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 +1  (nbme24#23)

just for addition - here MCV is normal, in B12 deficiency it is high





Subcomments ...

submitted by sajaqua1(346),

Posterior cord syndrome occurs due to infarction of the posterior half of the spinal cord, from occlusion of the posterior spinal artery. Our patient presents with decreased sensation to pinprick below the level of the knees as well as walking with a wide-based gait, likely indicating loss of proprioception. The patient is also anemic with hyper-segmented neutrophils.

Hypersegmented neutrophils are typically caused by an inability to make enough DNA, caused by a lack of necessary precursors and vitamins including B9 (folate) and B12 (cobalamin). If the patient is folate deficient, we see elevated homocysteine deficiency. If the patient is B12 deficient, we see elevated methylmalonic acid and homocysteine levels. Hyperhomocysteinemia can increase thrombosis. Thrombosis in the posterior spinal artery can cause posterior cord syndrome. In addition, lack of vitamin B12 impairs myelin formation and leads to Subacute Combined Degeneration, which affects the Spinothalamic tract (accounting for decreased pinprick sensation), Corticospinal Tract, and Dorsal Column-Medial Lemniscus Tract (accounting for the reduced proprioception.

A) Anterior cord syndrome- loss of motor command, as well as bilateral loss of heat and pain, the patient has not lost motor function, so it cannot be this. B) Central cord syndrome- presents as a combination of motor and sensory loss, usually with bladder dysfunction. This patient does not display motor loss or bladder dysfunction. C) Hemicord syndrome- Also called Brown-Sequard, this is complete injury to either the left or right side of the spinal cord. It presents with motor dysfunction and reflex dysfunction ipsilaterally at the level of the lesion; loss of upper motor command below the lesion ipsilaterally (spastic paresis); loss of dorsal column-carried sensation ipsilaterally at and below the lesion; and loss of pain and temperature sensation contralaterally 2 to 3 vertebra below the lesion. E) Segmentary syndrome- a congenital failure to develop part of the spinal cord. The new onset of symptoms at 82 years old makes this an unlikely diagnosis,.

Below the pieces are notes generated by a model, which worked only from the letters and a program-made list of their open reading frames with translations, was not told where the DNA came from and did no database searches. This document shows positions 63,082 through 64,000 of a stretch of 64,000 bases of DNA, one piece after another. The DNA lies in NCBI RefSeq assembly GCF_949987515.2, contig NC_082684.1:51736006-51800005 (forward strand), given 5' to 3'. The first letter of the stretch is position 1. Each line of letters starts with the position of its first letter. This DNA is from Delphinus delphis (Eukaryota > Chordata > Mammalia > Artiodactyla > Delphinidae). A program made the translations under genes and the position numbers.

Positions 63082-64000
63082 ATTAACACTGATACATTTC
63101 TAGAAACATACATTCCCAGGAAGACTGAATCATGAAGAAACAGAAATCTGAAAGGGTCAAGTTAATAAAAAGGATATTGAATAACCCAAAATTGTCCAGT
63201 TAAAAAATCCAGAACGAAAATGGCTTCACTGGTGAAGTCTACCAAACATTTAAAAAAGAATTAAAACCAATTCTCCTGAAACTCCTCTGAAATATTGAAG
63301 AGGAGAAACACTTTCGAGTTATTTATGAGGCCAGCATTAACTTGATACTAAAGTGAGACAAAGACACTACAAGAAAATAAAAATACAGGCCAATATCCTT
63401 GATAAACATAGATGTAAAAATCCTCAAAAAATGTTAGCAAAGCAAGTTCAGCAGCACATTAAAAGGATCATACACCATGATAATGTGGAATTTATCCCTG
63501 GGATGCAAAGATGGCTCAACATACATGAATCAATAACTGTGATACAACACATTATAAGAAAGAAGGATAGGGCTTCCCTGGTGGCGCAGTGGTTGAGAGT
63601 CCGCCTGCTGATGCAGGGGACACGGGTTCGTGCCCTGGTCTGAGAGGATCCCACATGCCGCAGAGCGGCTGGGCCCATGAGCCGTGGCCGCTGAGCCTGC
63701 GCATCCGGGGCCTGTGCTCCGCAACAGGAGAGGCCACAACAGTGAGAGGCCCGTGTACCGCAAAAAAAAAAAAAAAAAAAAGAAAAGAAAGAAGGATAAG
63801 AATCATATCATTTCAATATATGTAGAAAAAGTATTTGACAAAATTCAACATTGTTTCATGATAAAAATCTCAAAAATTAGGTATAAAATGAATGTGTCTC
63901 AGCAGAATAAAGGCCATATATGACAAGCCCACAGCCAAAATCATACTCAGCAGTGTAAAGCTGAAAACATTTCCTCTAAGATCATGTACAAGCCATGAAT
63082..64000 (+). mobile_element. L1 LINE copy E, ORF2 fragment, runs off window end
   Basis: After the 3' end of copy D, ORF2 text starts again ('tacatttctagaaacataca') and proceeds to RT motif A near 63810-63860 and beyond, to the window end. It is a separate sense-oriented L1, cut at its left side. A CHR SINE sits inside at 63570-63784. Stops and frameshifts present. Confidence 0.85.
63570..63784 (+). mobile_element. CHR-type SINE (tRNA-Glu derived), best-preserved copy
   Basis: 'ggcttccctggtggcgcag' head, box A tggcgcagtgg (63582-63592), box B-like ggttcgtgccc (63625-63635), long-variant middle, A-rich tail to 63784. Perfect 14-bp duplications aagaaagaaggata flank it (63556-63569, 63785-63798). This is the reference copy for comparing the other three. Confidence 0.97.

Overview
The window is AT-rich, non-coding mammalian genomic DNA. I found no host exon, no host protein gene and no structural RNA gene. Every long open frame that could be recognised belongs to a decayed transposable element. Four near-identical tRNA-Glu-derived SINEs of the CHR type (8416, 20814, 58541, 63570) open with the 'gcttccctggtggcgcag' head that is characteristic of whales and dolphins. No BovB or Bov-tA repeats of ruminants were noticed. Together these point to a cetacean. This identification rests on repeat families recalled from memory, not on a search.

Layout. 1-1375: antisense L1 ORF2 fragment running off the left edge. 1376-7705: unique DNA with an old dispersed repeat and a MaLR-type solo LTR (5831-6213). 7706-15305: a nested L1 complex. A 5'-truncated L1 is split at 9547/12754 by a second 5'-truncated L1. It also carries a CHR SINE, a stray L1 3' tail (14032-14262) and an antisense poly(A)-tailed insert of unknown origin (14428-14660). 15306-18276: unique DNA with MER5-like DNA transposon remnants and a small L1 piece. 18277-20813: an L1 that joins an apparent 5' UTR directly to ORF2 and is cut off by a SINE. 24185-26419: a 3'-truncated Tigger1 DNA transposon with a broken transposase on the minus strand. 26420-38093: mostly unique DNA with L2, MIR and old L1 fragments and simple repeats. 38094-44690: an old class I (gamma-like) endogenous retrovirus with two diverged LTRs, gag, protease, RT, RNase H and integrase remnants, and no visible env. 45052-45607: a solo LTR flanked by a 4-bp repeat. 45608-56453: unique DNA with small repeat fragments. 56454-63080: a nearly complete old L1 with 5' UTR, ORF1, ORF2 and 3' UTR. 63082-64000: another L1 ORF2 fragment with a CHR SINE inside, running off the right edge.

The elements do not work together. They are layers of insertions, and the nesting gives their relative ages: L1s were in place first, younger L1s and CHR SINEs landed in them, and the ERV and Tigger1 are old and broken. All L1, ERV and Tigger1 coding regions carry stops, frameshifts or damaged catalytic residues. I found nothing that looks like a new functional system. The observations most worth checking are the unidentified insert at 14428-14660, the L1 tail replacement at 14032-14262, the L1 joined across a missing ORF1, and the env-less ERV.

yb_26  amazing, thank you! +  
aisel1787  great explanation +  


Skin provides insulation and prevents heat loss. This patient's body will compensate for increased rate of heat loss by increasing metabolic rate.

davidw  This is directly from Goljan I) Hypovolemic shock may occur due to loss of plasma from the burn surface (refer to Chapter 5). • Loss of protein from the plasma loss may result in generalized pitting edema. II) Infection of the wound site and sepsis may occur. (a) Sepsis due to Pseudomonas aeruginosa is the most common cause of infection in burn patients. (b) Other pathogens include methicillin-resistant S. aureus and Candida species. (3) Curling ulcers may occur in the proximal duodenum (refer to Chapter 18). (4) Hypermetabolic syndrome may occur if >40% of the body surface is burned. +7  
yex  Can someone explain why is it not increased ECF? +1  
charcot_bouchard  i picked same. Increased ECF but cant remember why. Can you explain WHY it is increased ECF? what was ur reasoning +2  
isotopes  Burns would lead to a decrease in ECF because the protection from fluid loss is absent; it can lead to shock. :) +